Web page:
SAN FRANCISCO -- Department store chain
says it will shutter nine of its underperforming stores, leaving about 900 employees potentially out of work.
"While the decision to close stores is difficult, it is necessary that we do so selectively in locations with declining sales and where we have been unable to identify sufficient growth opportunities," said Macy's Chief Executive Terry Lundgren, in a statement.
Displaced workers from the store closings will be offered positions at other nearby locations whenever possible, Macy's said. Those who are laid off will receive severance benefits and outplacement assistance.
Almost all of the stores planned for closure were built in the 1960s and 1970s, although two had opened as recently as 2003. The locations include three stores in Ohio, where the company is based, two stores in Texas, one store in Utah, one store in Louisiana, one store in Oklahoma and a store in Indiana.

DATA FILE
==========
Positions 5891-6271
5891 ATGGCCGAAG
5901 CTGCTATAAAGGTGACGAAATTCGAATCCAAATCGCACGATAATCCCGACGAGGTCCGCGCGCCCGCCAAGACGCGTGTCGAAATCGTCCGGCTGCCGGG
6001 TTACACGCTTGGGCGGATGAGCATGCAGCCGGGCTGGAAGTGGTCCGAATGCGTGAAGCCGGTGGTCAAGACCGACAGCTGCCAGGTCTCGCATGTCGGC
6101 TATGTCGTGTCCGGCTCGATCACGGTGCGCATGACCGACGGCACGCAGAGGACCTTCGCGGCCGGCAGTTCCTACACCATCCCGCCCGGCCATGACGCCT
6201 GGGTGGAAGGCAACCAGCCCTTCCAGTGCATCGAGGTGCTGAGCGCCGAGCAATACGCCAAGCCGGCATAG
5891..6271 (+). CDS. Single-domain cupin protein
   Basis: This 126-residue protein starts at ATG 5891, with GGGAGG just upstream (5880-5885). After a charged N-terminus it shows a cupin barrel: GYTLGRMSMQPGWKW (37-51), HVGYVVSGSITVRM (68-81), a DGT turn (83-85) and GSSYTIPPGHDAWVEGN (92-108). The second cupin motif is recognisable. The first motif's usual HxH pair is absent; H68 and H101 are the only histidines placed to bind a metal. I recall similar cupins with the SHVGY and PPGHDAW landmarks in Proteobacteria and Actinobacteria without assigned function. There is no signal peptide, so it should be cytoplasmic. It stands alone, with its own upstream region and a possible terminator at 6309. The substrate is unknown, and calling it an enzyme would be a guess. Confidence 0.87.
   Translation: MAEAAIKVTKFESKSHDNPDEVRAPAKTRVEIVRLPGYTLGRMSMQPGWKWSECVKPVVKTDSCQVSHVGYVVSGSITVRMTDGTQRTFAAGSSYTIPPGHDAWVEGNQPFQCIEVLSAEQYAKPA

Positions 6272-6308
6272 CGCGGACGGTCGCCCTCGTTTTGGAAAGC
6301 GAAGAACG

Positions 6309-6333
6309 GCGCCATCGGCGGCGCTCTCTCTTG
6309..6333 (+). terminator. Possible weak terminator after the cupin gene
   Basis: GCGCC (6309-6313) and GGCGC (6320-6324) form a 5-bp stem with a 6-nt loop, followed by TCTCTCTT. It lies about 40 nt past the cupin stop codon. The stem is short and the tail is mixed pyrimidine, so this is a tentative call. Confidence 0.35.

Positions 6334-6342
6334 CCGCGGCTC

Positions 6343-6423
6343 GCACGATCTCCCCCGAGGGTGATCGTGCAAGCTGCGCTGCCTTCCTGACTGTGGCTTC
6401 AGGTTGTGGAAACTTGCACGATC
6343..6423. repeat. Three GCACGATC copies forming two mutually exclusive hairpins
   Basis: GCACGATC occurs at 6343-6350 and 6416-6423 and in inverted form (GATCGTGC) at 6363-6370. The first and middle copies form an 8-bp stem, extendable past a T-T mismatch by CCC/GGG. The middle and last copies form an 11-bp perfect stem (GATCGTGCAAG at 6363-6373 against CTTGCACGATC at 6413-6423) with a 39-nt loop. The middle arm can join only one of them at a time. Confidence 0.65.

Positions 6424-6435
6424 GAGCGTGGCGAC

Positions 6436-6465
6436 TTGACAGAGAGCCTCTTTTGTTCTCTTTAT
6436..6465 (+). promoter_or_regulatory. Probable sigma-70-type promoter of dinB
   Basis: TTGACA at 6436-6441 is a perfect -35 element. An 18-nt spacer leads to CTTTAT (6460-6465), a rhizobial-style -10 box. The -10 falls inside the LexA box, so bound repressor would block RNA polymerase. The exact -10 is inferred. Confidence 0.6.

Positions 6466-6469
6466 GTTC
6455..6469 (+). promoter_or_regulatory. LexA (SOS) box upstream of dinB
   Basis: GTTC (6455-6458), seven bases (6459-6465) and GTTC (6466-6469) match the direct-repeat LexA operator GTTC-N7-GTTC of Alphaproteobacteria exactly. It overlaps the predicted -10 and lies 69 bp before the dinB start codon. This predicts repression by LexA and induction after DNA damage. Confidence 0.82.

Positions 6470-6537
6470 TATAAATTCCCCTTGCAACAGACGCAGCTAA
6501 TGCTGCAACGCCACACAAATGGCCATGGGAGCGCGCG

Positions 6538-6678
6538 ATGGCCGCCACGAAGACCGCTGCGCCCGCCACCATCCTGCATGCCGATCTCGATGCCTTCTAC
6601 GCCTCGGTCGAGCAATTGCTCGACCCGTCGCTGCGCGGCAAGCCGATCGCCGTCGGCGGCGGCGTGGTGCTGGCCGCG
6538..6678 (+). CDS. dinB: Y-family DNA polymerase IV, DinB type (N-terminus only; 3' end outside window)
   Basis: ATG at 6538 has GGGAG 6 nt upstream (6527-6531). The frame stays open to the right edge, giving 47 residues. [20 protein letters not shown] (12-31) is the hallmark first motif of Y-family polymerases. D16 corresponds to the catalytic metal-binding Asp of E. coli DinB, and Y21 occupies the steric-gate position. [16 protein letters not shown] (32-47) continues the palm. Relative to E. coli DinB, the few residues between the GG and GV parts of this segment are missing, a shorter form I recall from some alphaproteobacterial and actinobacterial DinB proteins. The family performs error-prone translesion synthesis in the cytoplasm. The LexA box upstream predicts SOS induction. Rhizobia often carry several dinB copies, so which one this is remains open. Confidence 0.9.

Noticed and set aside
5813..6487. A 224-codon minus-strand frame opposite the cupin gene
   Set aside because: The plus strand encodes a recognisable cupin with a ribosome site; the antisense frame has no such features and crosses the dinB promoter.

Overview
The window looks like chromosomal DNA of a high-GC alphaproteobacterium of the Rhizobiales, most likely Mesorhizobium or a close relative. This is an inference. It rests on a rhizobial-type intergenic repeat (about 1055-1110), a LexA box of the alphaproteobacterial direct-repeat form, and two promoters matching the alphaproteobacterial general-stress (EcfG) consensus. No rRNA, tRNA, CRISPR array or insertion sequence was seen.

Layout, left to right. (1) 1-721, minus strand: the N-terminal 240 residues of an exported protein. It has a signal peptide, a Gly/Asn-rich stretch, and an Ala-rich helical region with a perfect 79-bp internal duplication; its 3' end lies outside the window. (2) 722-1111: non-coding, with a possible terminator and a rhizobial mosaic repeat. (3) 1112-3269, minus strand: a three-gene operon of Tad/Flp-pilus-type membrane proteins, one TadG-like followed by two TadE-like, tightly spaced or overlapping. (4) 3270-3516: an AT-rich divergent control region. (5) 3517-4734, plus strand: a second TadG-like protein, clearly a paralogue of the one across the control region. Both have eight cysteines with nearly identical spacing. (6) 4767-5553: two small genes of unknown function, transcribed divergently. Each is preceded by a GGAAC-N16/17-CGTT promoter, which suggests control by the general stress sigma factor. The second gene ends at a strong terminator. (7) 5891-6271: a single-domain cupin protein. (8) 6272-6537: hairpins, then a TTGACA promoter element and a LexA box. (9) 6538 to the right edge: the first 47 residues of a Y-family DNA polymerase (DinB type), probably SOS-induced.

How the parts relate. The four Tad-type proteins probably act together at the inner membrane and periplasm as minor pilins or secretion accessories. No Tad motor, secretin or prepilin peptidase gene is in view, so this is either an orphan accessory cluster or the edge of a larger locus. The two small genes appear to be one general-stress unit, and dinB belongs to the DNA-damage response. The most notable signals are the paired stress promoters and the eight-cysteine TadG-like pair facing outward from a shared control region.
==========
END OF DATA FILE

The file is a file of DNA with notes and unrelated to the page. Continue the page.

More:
Lundgren noted that Macy's is continuing to open new stores, including 10 this year in addition to a furniture gallery. Next year, it expects to open five stores, and in 2009, it will open six to eight.
The company operates more than 850 department stores, under the names Macy's and Bloomingdale's. In 2005, it acquired May Department Stores, converting them into the Macy's banner.
The chain is still in the process of convincing former May shoppers, who were used to store names like Filene's, Hecht's and Marshall Fields, to buy into the Macy's brand, although more and more of them are making the shift.
Shares of Macy's were recently up 26 cents, or 1%, to $25.30.